Ron Liepert, Alberta’s outspoken Alberta health minister back in 2008 and 2009, once called the $10-million inquiry called by Premier Alison Redford’s Progressive Conservative government into preferential treatment in health care a waste of money.
And so it is … depending on how you look at it.
When Liepert was gently questioned for about an hour by the inquiry’s apparently uninquisitive counsel yesterday morning, he was deferential, confident, even friendly.
Like most of the other witnesses before him at the preferential-treatment inquiry that started a week earlier in Edmonton, Liepert had little memory of any attempts by people connected to the government to jump the line for treatment. And he was positive and direct enough about this to make it extremely hard to doubt the acuity of this particular witness’s memory.
Leastways, if there was a problem with line jumping, it’s said here it was unlikely to have been in the health minister’s office while Liepert occupied it.
Yup, Liepert told the inquiry led by retired justice John Vertes, he most certainly was aware that the Calgary Flames hockey team jumped the queue to get flu shots in 2009 when there was a shortage of the vaccine and tout le monde Alberta was in a swivet about because the H1N1 Apocalypse was apparently upon us. “I heard it on the radio,” he averred matter-of-factly. “I was shocked.”
Did he ever call to advocate on behalf of a member of the public, he was gently queried? “Nothing that I ever recall,” he responded confidently. “I highly doubt it and I certainly don’t remember doing anything like that.”
There was no need to pick one’s way through Edmonton’s mucky streets to see Liepert’s brief testimony, which lasted about an hour. Those foolish enough to want to watch could catch it on their computers, live-streamed via the Internet, with a background right out of an Ingmar Berman set. One kept expecting a church clock tower to loom out of the murk behind, or Death himself to walk past with a chessboard under his arm. Alas, no such dramatically Scandinavian moments occurred, notwithstanding the grim weather outside.
Whatever it was, yesterday’s session of the inquiry was no inquisition. The tone and urgency of the questions put to Liepert and Lynn Redford, Premier Redford’s sister and the day’s other star witness who followed him, was more like what you’d expect from a meditation class. You could almost hear the restful tinkling of water over rocks in the foyer and the gentle distant cry of migrating whales on the endless sound loop!
Redford, now an Alberta Health Service vice-president and back in the day a senior Calgary Health Region executive, couldn’t remember anything much. Speed up access for MLAs, their friends and relations, anyone? Nope. Sorry. Nothing like that ever happened.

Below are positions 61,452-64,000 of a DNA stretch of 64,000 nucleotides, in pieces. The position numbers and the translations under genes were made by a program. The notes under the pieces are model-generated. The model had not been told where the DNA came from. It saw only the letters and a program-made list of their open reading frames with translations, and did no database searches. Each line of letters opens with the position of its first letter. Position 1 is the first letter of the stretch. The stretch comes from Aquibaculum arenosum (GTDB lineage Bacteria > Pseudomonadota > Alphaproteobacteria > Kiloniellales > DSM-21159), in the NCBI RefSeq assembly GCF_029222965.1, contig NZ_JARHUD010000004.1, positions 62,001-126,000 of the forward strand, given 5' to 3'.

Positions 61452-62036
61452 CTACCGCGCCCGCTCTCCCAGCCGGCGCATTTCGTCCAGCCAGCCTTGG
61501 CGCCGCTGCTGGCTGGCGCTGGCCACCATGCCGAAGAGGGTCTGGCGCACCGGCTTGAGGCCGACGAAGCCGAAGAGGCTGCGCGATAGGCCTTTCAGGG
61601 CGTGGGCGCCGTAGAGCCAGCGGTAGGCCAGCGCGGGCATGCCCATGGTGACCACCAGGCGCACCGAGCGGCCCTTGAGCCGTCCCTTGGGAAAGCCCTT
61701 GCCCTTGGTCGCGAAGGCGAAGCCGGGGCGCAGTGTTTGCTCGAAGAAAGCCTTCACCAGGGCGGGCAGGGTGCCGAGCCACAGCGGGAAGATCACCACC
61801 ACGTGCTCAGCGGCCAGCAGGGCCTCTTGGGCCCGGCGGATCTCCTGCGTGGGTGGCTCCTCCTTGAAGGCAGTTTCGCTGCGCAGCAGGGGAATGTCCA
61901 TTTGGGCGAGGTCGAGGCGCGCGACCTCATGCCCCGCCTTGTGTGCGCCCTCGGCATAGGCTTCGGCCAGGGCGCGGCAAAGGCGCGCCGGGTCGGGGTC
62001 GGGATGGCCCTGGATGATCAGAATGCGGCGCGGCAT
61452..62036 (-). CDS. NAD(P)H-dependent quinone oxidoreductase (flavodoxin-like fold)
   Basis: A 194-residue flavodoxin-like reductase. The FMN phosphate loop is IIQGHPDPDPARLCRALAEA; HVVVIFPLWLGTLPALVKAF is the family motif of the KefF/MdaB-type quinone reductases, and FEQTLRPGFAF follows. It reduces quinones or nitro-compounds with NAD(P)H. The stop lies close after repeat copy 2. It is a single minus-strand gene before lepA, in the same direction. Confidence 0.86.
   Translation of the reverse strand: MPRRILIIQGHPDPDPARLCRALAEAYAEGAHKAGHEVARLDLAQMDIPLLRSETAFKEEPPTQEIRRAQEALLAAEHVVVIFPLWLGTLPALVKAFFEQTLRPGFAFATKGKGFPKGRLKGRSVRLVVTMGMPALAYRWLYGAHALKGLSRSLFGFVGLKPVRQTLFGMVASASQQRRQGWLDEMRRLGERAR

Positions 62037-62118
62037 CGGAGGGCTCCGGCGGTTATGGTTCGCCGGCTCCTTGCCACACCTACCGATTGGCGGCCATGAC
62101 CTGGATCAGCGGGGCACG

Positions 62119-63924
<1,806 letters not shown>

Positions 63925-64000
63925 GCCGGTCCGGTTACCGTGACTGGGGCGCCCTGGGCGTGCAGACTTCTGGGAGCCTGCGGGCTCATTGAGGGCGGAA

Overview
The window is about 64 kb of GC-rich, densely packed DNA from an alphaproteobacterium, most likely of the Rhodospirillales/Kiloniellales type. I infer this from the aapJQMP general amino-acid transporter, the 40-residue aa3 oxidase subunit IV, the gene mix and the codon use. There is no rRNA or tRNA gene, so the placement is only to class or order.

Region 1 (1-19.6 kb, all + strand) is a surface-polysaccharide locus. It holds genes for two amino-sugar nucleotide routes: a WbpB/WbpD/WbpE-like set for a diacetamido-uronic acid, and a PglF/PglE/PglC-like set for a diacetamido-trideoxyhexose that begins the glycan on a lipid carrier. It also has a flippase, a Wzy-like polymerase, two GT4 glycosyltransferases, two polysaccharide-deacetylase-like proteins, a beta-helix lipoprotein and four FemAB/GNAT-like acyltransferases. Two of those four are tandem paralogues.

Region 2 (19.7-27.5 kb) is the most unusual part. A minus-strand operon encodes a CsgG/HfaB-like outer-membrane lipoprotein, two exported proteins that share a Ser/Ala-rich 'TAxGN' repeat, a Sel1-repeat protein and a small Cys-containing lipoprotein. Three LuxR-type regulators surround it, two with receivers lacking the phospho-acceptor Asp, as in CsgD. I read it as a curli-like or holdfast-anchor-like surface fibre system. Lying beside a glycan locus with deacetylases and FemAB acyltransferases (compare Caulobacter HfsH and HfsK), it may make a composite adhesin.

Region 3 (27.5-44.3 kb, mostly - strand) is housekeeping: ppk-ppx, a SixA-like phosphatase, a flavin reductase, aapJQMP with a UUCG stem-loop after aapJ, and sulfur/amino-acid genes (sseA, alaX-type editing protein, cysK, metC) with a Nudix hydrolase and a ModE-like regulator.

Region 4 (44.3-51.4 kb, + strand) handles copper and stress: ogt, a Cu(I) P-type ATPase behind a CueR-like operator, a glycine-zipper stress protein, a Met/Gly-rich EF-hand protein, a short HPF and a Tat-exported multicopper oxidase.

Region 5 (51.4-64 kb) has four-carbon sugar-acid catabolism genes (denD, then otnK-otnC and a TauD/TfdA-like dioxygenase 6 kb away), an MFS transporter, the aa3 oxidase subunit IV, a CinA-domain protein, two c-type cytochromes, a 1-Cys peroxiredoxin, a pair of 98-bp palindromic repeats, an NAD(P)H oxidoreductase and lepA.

“I’ve not been involved in adjusting wait lists of any sort, nor have I been involved in expediting access for anyone,” she stated emphatically in response to a polite question.
Inquiry counsel were almost weirdly passive, declining opportunities to aggressively follow up, accepting witnesses’ testimony without a peep of protest, asking closed questions that permitted answers like, “No.” Period.
And maybe that’s all there is to this — that is, nothing at all. In which case, Liepert got it right back in October 2011, didn’t he?
But you’d think counsel would exert themselves a little, if not for the sake of the show or to prove they’re earning their keep, just to be certain no stone was left unturned. Don’t they still teach this stuff in law school? If anyone was expecting fireworks, at any rate, they would have been broken hearted.
Indeed, the only testimony at the inquiry to date that points to a systemic effort to do end runs around the lineups in health care that seemed to be endemic in the late Zeroes came from a public clinic manager who said Monday physicians were the worst offenders, slipping staff, friends and family to the head of the line to try for for quick consults.
And to think it was the docs who demanded an inquiry — into something completely different, of course; that is, intimidation of health care professionals like themselves by health bureaucrats and government officials.
Well, they got an inquiry from this government, didn’t they? The message here may well be, be careful what you wish for, you might just sort of get it!
Which brings us back again to Liepert’s suggestion last year this narrow, limited and in-no-way independent inquiry was not likely to deliver value for taxpayers’ money. This might not be quite true if you look at it from the government’s perspective.
Given the limits on where it can go, it’s highly unlikely this process will uncover anything embarrassing to the Alberta government. Indeed, at the risk of sounding cynical, if there had been much risk of that, it wouldn’t have been called.
But given the brouhaha about waiting lines seems to have settled down, whatever harmless findings this inquiry turns up may well be quite happily accepted by the public.
In which case, from the government’s perspective, it will have been a very good investment indeed.
This post also appears on David Climenhaga’s blog, Alberta Diary.